A Bridge for ADAPs to 2014: A National Conversation

Content From: HIV.govPublished: April 22, 20112 min read


On April 7, 2011, on behalf of the Office of HIV/AIDS Policy, I attended “A Bridge for ADAPs to 2014: A National Conversation,” an event hosted by Dr. E. Blaine Parrish, Associate Dean of the George Washington University School of Public Health and Health Services in Washington, DC. The purpose of this meeting was to bring together a broad range of stakeholders to discuss the anticipated impact of the Patient Protection and Affordable Care Act  (ACA) on the  AIDS Drug Assistance Program (ADAP) and to identify options that will allow ADAPs to meet growing demands for services, in advance of the full implementation of ACA in 2014. 

This important conversation took place among  representatives from national and local HIV service organizations, state AIDS directors and coordinators, HIV clinicians, administrators from health care facilities, national ADAP experts,  pharmaceutical industry representatives, and community advocates. The meeting covered topics revolving around implementation of the ACA, how ADAPs operate, and “environmental” changes on the horizon that will impact HIV/AIDS service delivery. With ADAPs continuing to experience increased demand, these types of conversations are  critical to begin formulating how ADAPs will move forward within the context of the implementation of the ACA.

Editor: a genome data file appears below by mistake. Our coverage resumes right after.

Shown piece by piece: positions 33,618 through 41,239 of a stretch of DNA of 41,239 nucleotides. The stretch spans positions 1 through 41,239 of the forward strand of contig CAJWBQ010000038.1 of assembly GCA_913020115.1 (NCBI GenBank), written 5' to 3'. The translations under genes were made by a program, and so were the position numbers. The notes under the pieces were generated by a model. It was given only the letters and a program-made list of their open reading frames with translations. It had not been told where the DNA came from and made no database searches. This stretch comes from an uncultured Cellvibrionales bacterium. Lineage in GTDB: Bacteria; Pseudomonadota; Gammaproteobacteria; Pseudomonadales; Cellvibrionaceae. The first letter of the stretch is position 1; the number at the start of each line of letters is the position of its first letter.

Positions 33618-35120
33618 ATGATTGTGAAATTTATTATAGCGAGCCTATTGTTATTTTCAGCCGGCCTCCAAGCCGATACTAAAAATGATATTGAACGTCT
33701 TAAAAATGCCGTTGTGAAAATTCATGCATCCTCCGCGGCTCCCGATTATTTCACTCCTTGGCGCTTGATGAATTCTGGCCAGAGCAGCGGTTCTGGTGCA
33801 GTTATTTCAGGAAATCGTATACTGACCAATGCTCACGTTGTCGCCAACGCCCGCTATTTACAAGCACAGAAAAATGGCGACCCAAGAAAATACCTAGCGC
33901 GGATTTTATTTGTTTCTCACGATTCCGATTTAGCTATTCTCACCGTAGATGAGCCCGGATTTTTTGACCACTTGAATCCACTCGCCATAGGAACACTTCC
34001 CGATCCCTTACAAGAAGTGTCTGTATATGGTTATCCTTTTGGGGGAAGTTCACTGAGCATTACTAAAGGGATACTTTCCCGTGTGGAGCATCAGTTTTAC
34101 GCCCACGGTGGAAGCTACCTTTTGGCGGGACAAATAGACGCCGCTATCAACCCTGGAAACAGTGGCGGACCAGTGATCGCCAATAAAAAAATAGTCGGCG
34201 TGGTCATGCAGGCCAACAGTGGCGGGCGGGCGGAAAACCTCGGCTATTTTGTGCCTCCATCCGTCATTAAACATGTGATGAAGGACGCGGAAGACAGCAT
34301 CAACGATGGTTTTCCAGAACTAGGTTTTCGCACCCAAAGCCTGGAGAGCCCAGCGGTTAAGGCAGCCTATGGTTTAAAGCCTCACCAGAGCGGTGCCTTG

Highlights of the meeting included discussions around the anticipated health impacts of ACA on uninsured and underinsured individuals, ADAP funding needs, client medication access issues, other sources of coverage for ADAP clients, Ryan White Reauthorization in 2013, and efforts to address  policy and program challenges. While many lingering questions remain, this meeting stimulated conversations on the many facets of the current ADAP situation and the Ryan White program reauthorization in light of the ACA. The meeting organizers promised to provide a summary of the discussion to share with  others in the HIV community and the larger health care and policy communities.